In general, the anti-mask demonstrations make the huge pro-Trump boat parades of the last few weeks and the conservative vogue for consumer activism—Nike bad, Goya good—seem sane and sober by comparison. But they’re all animated by the same impulse and evidence of the same tendency: Support for Tweety McTreason and the Republican Party is as much, if not more, a cultural practice as it is an abstract political stance or a reflection of clear policy preferences. The weirdness of it all has been attributed variously to the conservative movement’s long history of conspiratorialism and the reality-distorting effects of social media. But another factor may be the collapse of the religious right. For decades, the conservative movement’s cultural grievances were aired by a network of churches, nonprofits, and advocacy groups⁠—institutions that produced formal leaders and enforced message discipline.

While the fights against gay marriage and abortion have been characterized by extreme rhetoric and action, they’ve also been characterized by a unity of purpose, and they’re animated by a body of ideas and principles that, at least putatively, stand outside of politics rather than an impulse to simply push those buttons that reliably annoy liberals. And although evangelicals view Trump as a defender of the faith, it is inescapably true that his candidacy and presidency have accelerated the replacement of the right’s holy order with a vast secular messaging infrastructure built atop nothing but spite. The preachers are out; pundits, social media influencers, and a bizarre menagerie of out-and-out grifters are in.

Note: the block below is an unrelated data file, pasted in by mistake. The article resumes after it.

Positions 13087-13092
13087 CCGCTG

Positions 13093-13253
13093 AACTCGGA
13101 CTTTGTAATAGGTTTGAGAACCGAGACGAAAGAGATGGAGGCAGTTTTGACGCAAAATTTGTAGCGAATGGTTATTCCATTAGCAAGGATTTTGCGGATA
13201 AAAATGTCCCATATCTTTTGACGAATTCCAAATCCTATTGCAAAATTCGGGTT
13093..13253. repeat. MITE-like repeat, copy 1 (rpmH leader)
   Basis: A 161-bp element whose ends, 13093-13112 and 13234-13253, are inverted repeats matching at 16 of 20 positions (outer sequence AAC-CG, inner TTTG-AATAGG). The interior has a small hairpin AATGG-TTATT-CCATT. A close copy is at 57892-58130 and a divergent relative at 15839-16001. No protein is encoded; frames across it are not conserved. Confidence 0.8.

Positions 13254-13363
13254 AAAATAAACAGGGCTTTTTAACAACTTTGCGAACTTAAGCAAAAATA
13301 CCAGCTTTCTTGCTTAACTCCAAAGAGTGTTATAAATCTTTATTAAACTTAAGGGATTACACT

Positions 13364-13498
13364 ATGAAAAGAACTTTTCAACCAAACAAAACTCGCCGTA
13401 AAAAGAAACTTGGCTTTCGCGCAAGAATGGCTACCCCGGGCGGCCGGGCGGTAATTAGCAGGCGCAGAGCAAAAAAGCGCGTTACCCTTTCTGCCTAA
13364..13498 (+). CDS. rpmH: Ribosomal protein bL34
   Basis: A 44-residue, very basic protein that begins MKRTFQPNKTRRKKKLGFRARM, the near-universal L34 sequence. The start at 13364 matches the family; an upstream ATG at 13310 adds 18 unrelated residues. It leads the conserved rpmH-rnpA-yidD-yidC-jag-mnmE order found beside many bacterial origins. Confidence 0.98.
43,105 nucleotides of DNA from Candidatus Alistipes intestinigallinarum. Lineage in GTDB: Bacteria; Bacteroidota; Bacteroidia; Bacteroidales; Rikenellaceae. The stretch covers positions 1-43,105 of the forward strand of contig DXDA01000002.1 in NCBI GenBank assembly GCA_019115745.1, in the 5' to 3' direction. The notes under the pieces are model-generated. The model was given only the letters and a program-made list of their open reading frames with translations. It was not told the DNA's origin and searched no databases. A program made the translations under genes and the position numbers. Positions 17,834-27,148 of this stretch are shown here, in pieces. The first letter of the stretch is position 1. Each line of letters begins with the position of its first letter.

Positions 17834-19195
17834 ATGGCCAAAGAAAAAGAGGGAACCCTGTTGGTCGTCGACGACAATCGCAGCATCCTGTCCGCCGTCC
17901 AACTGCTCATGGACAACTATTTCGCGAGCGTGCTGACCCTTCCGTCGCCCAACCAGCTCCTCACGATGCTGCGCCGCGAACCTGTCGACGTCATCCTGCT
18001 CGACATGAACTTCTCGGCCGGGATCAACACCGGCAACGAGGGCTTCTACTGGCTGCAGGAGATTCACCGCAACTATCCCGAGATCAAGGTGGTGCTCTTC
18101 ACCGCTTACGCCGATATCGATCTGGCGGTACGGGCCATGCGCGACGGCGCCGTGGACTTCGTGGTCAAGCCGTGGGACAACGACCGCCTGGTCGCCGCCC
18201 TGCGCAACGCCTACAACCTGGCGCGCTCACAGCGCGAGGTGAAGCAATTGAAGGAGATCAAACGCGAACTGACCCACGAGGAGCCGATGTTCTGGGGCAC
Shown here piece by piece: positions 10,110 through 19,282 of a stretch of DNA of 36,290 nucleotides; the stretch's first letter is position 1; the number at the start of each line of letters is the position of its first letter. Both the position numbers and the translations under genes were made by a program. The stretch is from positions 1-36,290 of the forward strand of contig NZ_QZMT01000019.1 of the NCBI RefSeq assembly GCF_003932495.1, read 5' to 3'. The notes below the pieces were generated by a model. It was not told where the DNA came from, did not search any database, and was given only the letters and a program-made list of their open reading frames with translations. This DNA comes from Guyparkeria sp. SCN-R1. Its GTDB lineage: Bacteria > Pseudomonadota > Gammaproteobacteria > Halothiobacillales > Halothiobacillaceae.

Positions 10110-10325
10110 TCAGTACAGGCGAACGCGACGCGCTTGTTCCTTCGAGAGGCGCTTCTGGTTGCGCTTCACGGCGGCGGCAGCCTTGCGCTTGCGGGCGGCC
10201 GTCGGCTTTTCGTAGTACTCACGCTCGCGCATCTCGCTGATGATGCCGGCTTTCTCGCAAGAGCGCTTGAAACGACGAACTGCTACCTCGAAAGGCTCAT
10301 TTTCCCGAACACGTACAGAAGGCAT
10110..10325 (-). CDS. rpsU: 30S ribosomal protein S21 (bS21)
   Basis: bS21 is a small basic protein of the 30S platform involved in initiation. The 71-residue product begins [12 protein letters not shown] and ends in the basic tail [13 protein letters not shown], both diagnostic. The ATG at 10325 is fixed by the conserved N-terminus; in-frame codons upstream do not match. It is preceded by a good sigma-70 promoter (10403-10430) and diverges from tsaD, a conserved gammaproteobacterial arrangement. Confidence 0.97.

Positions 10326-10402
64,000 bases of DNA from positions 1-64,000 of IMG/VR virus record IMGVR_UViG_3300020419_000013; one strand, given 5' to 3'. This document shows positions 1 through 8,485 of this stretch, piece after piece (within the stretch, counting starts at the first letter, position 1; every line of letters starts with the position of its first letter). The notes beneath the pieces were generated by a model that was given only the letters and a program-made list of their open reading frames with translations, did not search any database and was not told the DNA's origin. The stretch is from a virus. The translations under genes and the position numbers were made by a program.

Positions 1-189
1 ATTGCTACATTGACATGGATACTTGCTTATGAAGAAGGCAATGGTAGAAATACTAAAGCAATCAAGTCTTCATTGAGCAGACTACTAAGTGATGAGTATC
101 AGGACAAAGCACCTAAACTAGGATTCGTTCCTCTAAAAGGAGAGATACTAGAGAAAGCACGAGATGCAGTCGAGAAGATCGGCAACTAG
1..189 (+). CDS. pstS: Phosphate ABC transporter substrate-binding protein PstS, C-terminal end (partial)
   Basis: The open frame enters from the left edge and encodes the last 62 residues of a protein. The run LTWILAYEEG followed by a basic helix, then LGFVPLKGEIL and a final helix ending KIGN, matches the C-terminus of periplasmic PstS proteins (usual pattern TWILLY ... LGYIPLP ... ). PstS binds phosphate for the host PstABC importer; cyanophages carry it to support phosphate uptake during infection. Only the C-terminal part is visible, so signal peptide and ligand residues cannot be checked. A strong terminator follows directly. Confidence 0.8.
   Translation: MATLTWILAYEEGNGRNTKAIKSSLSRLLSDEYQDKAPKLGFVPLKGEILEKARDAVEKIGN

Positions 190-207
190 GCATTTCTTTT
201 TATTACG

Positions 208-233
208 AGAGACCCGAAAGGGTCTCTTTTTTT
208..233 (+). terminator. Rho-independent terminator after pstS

Unlike Trump, the right’s cultural sphere can’t be defeated in any real way and might grow even stronger under a Biden administration, just as it did under the Obama administration. This is partially because the forces of reaction are empowered by perceived marginalization and partially because the new culture wars are being driven far less by confused seniors on Facebook than liberals tend to imagine. Trump is fairly strong with Gen Xers and enjoys the support of millions of young people: The ranks of the QAnon candidates and the likes of Charlie Kirk and Candace Owens should assure us that Trumpism and its attendant micromovements won’t simply age away. We can expect more wackiness and, grimly, more violence well into the future—extremists worked into a froth by the new culture wars have killed and will assuredly kill again. Before long, in fact, we might find ourselves pining for a time when the loudest voices on the right only wanted to own the libs.